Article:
Maybe competition heats up, so we need to amplify our strategy to get more of a particular resource. Or our customers turn to our brand expecting something, so we need to rejuvenate the brand so we can deliver. We don’t want to change the brand’s DNA—a maple tree can’t produce walnuts—but we can do more of the thing our customers look to us for.
4. Communicating Values (and Show, Don’t Tell)
Let’s think about the tree metaphor again. There is an ecosystem that exists around each type of tree that supports life inside a forest: animals, birds, ants, bees…etc. The health of the tree can also be an indicator of the health of the environment that the tree exists within.
We can think of our brand values as the features that deliver the benefits to all the customers within the ecosystem. It is through these features that customers feel our brand’s values. The greater degree of alignment felt between themselves and our brands, the greater the degree of personal benefit and growing sense of loyalty. Living our values means the culture of the organization must support those beliefs, such that employees who are working to deliver our brand’s experience understand the importance of their role. For example, a brand cannot be perceived as caring, if employees are no feeling cared for. That misalignment eventually comes out. A living brand is brought to life through all employees, and if the higher purpose is clear, can lead to an internal movement. Think of Southwest Airlines and their internal movement of employees being Freedom Fighters and recognizing that every action taken can reduce costs so more people can travel.
We need to remember not to simply tell our customers about our values. Our customers want to see us live our values, through actions. Again, we have to think of our values as part of our brand DNA. A brand that’s known for customer centric through delivering ongoing innovation isn’t necessarily going to win fans by deciding to “stay the course." That’s a bit like asking an apple tree to grow cherries—it’s not in the DNA.
That doesn’t mean we can’t do something different. An apple tree can grow bigger apples or rounder apples or even sweeter apples. And it does that in response, usually, to environmental factors, the world around it. The tree—much like our brands—is responsive!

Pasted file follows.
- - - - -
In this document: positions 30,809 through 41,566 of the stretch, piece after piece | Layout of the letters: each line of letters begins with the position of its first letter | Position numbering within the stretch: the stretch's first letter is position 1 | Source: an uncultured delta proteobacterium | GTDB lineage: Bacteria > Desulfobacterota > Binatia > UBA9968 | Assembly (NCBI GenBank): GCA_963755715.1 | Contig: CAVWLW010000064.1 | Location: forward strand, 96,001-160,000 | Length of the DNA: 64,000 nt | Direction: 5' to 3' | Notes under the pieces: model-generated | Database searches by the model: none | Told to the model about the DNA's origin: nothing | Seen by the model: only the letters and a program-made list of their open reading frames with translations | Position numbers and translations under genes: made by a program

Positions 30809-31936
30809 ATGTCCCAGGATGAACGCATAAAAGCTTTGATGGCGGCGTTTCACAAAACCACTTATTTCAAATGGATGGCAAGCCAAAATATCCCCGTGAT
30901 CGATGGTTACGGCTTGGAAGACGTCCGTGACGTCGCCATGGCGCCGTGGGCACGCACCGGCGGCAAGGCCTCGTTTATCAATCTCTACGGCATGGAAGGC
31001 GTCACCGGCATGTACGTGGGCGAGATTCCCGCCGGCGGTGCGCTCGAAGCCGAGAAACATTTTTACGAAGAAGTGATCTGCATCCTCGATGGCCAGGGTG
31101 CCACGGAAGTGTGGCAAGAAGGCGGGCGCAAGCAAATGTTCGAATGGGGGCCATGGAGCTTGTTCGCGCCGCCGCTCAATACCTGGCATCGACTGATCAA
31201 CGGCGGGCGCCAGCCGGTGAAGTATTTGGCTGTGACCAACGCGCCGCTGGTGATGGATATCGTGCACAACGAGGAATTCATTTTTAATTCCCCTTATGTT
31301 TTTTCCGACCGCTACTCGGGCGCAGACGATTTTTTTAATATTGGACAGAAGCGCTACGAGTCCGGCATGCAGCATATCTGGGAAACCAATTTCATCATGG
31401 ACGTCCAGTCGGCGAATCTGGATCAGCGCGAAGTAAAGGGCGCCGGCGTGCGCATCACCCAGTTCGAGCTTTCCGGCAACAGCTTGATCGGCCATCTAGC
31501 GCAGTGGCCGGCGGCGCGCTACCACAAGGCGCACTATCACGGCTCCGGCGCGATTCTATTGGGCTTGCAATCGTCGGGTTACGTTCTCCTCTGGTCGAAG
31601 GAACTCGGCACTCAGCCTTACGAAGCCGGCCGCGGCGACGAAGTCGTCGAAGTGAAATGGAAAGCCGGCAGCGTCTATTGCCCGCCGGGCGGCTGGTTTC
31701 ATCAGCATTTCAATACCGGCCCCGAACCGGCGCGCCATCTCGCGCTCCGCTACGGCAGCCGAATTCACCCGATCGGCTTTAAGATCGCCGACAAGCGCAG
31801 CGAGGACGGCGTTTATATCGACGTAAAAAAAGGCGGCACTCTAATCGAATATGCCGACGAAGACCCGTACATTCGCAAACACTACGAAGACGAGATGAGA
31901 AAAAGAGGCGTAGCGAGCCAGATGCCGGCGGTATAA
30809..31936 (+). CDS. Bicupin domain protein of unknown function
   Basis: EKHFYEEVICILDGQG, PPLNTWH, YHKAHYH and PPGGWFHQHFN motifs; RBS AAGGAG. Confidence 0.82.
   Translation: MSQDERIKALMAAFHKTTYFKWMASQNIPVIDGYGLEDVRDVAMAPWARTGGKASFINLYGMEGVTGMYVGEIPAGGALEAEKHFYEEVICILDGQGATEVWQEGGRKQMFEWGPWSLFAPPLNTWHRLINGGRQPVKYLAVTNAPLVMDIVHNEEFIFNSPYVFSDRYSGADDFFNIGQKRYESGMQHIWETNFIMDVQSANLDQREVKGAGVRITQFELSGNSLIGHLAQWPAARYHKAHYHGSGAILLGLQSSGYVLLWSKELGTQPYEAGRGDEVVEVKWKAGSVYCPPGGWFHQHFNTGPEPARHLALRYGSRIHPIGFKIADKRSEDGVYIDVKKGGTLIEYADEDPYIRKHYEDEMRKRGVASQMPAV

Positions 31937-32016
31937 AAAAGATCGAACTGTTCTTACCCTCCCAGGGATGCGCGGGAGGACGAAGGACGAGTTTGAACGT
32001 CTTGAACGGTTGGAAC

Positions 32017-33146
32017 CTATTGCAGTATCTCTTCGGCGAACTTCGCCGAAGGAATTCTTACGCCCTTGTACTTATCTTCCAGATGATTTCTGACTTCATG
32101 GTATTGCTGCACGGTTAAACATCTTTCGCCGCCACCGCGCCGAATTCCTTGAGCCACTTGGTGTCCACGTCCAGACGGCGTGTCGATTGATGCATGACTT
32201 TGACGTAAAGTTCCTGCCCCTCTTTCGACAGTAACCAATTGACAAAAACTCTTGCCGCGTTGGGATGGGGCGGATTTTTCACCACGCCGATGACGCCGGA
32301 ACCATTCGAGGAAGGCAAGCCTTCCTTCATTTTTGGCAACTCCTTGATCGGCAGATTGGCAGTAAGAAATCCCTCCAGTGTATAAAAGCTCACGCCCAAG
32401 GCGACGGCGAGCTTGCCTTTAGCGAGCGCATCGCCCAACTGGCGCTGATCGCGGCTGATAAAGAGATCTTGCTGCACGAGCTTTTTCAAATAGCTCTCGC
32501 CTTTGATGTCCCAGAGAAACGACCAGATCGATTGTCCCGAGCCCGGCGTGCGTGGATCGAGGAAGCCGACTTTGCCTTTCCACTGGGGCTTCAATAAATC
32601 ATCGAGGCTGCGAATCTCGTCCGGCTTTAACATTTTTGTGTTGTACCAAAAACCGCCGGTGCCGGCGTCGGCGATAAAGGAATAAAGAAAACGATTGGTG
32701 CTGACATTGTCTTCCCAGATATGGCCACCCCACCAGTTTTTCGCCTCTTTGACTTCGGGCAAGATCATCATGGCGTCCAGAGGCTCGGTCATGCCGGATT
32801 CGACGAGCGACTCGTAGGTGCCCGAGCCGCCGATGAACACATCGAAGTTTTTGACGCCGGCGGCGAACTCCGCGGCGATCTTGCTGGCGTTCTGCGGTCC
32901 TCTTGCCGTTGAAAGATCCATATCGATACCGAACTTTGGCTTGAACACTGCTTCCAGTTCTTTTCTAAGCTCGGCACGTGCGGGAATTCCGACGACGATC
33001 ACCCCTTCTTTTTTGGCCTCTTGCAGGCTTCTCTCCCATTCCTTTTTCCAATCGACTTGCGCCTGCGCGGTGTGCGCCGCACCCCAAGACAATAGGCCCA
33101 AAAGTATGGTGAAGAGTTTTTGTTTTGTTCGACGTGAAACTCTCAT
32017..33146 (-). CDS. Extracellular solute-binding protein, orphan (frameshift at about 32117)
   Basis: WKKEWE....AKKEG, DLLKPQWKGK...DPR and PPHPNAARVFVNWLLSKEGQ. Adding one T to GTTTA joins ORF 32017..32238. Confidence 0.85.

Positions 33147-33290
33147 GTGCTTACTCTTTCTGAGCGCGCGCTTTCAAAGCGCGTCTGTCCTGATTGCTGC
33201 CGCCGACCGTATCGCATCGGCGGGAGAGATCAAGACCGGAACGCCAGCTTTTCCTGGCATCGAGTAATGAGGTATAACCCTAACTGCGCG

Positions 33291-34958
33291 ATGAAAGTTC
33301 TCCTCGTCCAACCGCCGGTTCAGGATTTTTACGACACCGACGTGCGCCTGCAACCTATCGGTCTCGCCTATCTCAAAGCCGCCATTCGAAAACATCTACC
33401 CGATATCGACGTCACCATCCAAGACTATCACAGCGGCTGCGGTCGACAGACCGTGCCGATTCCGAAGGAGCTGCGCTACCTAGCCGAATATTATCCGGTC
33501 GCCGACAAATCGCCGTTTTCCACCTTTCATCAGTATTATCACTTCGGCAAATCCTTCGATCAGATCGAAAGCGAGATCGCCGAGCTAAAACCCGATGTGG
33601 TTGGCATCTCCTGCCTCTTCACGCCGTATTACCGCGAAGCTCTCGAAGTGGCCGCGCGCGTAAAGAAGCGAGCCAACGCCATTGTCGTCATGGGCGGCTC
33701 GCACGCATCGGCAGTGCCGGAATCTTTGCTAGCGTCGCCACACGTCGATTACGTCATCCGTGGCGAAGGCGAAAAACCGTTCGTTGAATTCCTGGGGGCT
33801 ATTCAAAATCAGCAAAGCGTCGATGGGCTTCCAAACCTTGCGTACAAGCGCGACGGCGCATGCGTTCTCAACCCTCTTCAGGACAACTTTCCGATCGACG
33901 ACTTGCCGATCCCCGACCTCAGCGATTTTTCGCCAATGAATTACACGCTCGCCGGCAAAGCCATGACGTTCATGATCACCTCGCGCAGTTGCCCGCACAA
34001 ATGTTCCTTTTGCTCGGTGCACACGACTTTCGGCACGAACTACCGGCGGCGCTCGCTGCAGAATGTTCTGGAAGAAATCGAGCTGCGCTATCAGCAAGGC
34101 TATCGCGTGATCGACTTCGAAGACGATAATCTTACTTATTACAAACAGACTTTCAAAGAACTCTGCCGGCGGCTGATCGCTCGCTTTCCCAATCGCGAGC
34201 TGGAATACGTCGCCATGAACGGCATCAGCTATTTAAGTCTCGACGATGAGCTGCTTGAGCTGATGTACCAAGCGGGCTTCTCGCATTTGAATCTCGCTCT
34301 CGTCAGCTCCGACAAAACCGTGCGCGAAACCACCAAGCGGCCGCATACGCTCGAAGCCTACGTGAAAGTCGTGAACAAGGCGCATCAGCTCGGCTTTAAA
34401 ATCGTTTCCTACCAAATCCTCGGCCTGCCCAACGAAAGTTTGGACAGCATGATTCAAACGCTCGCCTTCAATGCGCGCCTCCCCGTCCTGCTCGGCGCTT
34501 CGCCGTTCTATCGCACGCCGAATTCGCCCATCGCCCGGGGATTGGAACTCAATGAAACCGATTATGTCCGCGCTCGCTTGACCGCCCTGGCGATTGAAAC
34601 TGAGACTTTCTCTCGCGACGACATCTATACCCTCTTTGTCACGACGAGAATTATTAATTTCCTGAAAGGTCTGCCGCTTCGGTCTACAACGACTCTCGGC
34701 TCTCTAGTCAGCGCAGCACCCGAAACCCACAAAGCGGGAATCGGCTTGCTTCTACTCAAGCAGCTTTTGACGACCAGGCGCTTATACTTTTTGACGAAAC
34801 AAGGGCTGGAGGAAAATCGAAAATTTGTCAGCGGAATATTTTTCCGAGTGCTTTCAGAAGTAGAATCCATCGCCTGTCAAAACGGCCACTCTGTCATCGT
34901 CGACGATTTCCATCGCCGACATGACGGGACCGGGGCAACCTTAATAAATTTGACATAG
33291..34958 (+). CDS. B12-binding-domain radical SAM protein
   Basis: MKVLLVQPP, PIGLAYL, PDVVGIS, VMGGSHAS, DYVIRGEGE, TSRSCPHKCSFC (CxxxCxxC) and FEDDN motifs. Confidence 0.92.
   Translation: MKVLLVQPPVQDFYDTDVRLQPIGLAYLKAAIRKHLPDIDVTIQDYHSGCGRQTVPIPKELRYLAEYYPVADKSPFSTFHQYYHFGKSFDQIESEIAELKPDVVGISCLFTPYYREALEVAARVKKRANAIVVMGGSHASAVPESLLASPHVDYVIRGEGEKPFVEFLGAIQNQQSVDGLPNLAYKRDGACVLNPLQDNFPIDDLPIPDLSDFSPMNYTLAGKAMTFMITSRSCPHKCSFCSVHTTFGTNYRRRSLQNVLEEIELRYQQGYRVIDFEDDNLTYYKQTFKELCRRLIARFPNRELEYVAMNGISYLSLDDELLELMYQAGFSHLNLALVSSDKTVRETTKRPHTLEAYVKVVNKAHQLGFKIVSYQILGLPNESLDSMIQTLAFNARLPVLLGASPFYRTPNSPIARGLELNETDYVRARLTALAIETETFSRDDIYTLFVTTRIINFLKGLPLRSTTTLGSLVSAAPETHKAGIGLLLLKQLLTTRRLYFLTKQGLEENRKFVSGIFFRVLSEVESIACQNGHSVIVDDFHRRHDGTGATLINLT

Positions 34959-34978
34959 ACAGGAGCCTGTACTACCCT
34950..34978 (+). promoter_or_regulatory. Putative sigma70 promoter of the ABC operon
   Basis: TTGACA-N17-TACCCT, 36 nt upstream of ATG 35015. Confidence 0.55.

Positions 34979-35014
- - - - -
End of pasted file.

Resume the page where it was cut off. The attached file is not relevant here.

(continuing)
5. Adaptation in Motion
Responsiveness is a key word for Marketers in the third decade of the 21st century. More and more, we’re expected to respond to the world around us. Whether it’s commenting on a political issue or answering someone on Twitter, we’re expected to respond.
We may need to respond on the large-scale. Think policy initiatives, new laws, emerging technology that can threaten us or help us. We may also need to respond small-scale: that individual customer who had a bad experience and wants to vent about it on Facebook.
We can respond to these situations, and we can adapt to them. In some ways, being able to respond to that upset customer is part of a large-scale adaptation! Social media has made it possible for customers to air their grievances like this. Before, we might never have known someone was upset!
Being responsive means being flexible and ready to evolve. Our tree metaphor works here again: most trees are actually pretty flexible! This allows them to bend to the wind, instead of snapping in half. And trees are also evolving, much like our brands.
Growth and flexibility take place over the short term. Evolution happens over the long term. It’s a very slow, purposeful change in our brand’s DNA.
We need all three—flexibility, growth, and evolution—to develop thriving brands. A living brand may have certain things coded into its DNA, but it’s the environment—and the response to the environment—that determines how large it can grow.
We can help our brands thrive by looking again to the taproot. If we know what’s feeding our brands, then we can make sure we’re nourishing them as we grow and evolve. So start with the why, and give your brand the best chance at thriving in our brave new world.
Meet Margo…brand visioning & marketing
Margo Jay is a Master Brand Strategist with a career leading globally recognized brands; developing and launching a proven model that maximizes competitive sales potential and consumer appeal. She has built the model to help companies of all sizes. Her Client roster includes entrepreneurs through to Fortune 100 brands: NHL teams, Global QSR brands, CPG brands, Broadcast brands, Agencies, Non Profit brands, Hard goods…this model and process provides competitive advantage in any category.
Complete clarity. Ownable distinct selling proposition. Shared values. Brand Clarity. Brand Focus. Brand Inspiration. Brand Obsession. Unlocking brand potential is what she does.
And it all starts with why!